I’m not sure how you respond when you’re being threatened by something, but I range between two alternatives: attack or retreat.
When I was a kid, our farm would often be plagued by thousands upon thousands of small rodents. And quite frequently, my brother would threaten to chase me with these small disgusting creatures. How would I respond? I’d either run away as fast as I could. Or, I’d slap the rodent to ground and kill it.
You see fear can make us do funny things: fear can drive us to either attack or retreat. But here in verses 14-17, Peter carves out a different path for when we’re being threatened. Take a look:
“Do not fear their threats; do not be frightened.” But in your hearts revere Christ as Lord. Always be prepared to give an answer to everyone who asks you to give the reason for the hope that you have. But do this with gentleness and respect, keeping a clear conscience, so that those who speak maliciously against your good behavior in Christ may be ashamed of their slander. For it is better, if it is God’s will, to suffer for doing good than for doing evil.” (1 Peter 3:13-17 NIV)
Peter’s calling us to fear the right thing. We shouldn’t fear people, no, we should revere Christ as Lord in our hearts. Peter’s saying that we should respect Christ, admire Christ, think highly of Christ, cherish Christ, prize Christ, hold Christ in awe, idolize Christ, put Christ on a pedestal, love Christ-ultimately fear Christ. And more than that, Peter says that we should be open to gently speaking about him.
When Peter says in verse 15, “give the reason for the hope that you have”, he has in mind the ‘living hope’ of salvation that he’s mentioned throughout his letter. So, when someone asks: “Why are you doing this?” or “Why didn’t you do that?” or “How come you won’t agree with us?”… Don’t attack, don’t retreat, fear Christ and gently speak about the glorious reality that our God-Father, Son, and Spirit-has shown us great mercy, given us a future, and brought us out of darkness and into his light.
You might say that:
How do we keep doing good-even if it hurts? Well, we fear the right thing. We revere Christ the Lord.
How do we keep doing good-even if it hurts? Well, finally, we hope in Christ’s victory.
So far, you might be thinking to yourself “Seriously Peter!?”. “Peter, how on earth can you say all this?” Coming from the guy who denied Jesus’ three times?” “Coming from the guy who sat by a cozy fire as Jesus’ was whipped and flogged?” “Seriously?”. How can you truly say: “It’s better to suffer for doing good than for doing evil”? Seriously Peter, you of all people!?
Well, notice that Peter doesn’t point us to his own example, but to Christ’s. Here in verses 18-22, Peter wants to motivate, encourage, and spur us on to keep doing good-even when it hurts-by reminding us that Christ has also suffered and is now victorious. And as we work through each clause, even the hard ones about Noah and baptism-you’ll find that this is actually one of the most encouraging declarations of the gospel. Take a look at the text:
(And this is where things get interesting… )
(And this is where things get really interesting… )
And… we’ll jump out of the text there…
If you didn’t know, these are some of the most widely debated verses in the New Testament. They raise all sorts of questions-Where did Christ go? When did Christ go? Who did Christ go to? What did Christ proclaim to them? You see, no one’s really sure about what’s going on-and this week I’ve added my name to the list. So, for what it’s worth, here are the three most common views you’ll find:
Now, that may all sound confusing, but the point is that Peter is using the story of Noah to make us hope in Christ’s victory. And Peter continues to use the story of Noah in verses 20-21 (let’s jump back into the text):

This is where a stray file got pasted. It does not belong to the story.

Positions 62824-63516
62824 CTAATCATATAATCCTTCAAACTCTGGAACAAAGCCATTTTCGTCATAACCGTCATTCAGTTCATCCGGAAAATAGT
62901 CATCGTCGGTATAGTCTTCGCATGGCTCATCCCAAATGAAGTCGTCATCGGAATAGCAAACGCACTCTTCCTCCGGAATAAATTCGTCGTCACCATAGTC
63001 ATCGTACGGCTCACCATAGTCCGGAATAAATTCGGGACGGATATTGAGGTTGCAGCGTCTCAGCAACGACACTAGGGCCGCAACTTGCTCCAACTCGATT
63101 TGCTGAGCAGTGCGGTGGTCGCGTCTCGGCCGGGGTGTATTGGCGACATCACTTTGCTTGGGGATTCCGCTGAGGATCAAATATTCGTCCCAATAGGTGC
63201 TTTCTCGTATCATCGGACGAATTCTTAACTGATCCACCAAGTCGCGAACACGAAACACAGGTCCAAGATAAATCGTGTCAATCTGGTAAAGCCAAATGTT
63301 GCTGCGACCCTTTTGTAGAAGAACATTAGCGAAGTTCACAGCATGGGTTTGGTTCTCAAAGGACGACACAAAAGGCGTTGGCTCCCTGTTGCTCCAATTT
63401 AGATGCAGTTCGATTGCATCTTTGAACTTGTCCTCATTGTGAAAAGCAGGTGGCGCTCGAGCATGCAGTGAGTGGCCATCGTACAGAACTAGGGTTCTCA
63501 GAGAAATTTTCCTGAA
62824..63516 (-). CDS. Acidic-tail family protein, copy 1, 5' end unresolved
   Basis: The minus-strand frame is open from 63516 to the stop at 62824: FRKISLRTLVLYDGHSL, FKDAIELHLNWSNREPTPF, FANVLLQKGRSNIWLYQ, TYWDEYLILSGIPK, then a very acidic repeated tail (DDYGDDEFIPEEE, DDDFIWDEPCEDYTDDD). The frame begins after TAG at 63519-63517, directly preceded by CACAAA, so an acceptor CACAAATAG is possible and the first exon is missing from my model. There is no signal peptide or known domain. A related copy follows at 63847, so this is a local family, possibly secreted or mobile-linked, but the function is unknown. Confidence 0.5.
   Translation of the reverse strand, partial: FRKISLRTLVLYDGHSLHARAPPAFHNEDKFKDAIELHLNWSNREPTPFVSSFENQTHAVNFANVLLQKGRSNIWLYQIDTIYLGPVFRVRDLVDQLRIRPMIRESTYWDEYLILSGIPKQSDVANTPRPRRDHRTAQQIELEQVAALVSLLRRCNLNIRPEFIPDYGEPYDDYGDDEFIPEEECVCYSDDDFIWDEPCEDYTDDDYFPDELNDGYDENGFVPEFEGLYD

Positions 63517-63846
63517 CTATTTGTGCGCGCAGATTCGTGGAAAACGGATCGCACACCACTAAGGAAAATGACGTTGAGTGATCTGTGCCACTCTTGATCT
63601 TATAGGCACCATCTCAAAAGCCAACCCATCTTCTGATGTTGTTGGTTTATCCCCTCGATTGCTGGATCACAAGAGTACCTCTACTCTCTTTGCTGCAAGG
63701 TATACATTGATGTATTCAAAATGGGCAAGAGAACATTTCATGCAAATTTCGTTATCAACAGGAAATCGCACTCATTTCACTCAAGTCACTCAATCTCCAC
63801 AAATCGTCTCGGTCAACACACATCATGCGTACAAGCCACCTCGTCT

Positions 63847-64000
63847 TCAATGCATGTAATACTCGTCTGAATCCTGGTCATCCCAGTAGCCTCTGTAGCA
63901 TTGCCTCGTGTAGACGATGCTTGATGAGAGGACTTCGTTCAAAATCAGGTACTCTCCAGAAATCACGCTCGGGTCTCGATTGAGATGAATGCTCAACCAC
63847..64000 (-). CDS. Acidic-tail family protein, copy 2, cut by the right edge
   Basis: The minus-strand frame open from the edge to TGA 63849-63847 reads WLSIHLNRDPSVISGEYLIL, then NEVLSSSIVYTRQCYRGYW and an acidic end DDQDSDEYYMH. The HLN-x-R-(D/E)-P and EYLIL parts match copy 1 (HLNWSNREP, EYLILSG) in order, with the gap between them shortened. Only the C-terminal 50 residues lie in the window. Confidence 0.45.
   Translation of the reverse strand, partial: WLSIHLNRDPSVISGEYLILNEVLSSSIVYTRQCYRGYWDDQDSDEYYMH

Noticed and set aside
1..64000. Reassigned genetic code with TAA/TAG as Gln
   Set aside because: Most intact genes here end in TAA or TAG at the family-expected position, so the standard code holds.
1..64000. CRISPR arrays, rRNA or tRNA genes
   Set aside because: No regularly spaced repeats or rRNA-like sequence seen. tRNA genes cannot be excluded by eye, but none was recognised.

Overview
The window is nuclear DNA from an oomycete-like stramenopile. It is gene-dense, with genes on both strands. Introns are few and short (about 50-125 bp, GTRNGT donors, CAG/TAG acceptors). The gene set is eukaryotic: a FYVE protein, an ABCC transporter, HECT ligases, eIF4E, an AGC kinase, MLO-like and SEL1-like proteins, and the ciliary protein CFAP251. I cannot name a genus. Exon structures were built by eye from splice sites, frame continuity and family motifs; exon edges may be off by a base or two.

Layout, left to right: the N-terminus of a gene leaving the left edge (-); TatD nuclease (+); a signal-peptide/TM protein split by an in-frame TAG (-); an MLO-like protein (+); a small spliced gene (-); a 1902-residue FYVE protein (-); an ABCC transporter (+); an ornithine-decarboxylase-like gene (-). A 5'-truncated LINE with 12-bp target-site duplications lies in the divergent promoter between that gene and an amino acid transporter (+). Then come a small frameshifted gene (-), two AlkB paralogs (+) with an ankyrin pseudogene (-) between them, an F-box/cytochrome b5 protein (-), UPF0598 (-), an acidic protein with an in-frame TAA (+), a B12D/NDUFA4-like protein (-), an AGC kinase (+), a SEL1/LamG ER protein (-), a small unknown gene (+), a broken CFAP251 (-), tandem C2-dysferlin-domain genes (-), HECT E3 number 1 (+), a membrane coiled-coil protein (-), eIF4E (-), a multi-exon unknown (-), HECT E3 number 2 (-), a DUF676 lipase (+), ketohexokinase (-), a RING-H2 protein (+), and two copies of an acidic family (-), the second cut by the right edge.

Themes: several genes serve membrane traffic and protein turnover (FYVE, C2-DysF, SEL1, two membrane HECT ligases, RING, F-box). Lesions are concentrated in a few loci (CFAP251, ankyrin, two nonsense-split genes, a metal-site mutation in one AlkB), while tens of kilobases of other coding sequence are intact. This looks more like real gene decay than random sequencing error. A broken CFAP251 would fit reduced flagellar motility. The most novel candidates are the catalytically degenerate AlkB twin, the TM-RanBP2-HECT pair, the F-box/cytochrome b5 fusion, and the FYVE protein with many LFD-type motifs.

(And this is where is gets difficult again!)
They were saved through water, so are you, in baptism, through Christ. You see, Peter, is using the story of Noah to help us consider Christ-to hope in Christ’s victory.6 And it’s no wonder… because the situation of Noah is similar to the situation of Peter’s readers.
Peter is using Noah’s story, his reader’s story, and Christ’s story, to remind us that the God who saved Noah is the same God who will save them. And so Peter continually points us to Christ! And even more so as he comes to culmination of his work, in verse 22:
Throughout every clause, Peter points us to Christ. His life, his suffering, his death, his resurrection, his ascension. And I hope by now, Peter’s outlandishly bold statements about ‘suffering’ should all make sense to you… Why is it “better” to suffer for doing good, than for doing evil? Why continue to do good, even when it hurts? It’s because Christ also suffered bodily for doing good, and was raised in victory. It’s as if Peter is saying: “Look how Christ’s bodily suffering was not the end… ” “Look how Christ, even though he died bodily, was raised by the Spirit”. “Look how Christ, has declared victory over all who are evil, even those who commit evil against you” “Look how Christ is now at God’s right hand in heaven… where… in a little while… you too will be”.
How do we keep doing good, loving the good, desiring the good-even if it hurts? Well, we hope, trust, depend on, receive, believe in our suffering but triumphant Christ.
This year, God wants each one of us to do good, even if it hurts. Whether it’s at work, school, or home… whether it’s among friends, brothers and sisters in Christ, or even our enemies-God wants us you and I to live such good lives, even when/if it results in pain. He wants us to do what is right even when you’d prefer to go another way. He wants us to please Christ, identify with Christ, speak boldly of Christ, align with Christ, pledge our allegiance with Christ in baptism, even if all the choices are costly.7 How do we keep doing the good-even if it hurts? We redefine ‘blessed’. Fear the right things. Hope in Christ’s suffering and victory.
1. Carson, Resurrection Life in a World of Suffering, 117-118.
2. Jobes, 1 Peter, 308.
3. Jobes, 1 Peter, 284-285.
4. Jobes, 1 Peter, 284-285.
5. Thank you to Gary Millar for helping with this from his own sermon on 1 Peter 3 at QTC in 2021.
6. Grudem, 160-161.
7. Carson, Resurrection Life in a World of Suffering, 118.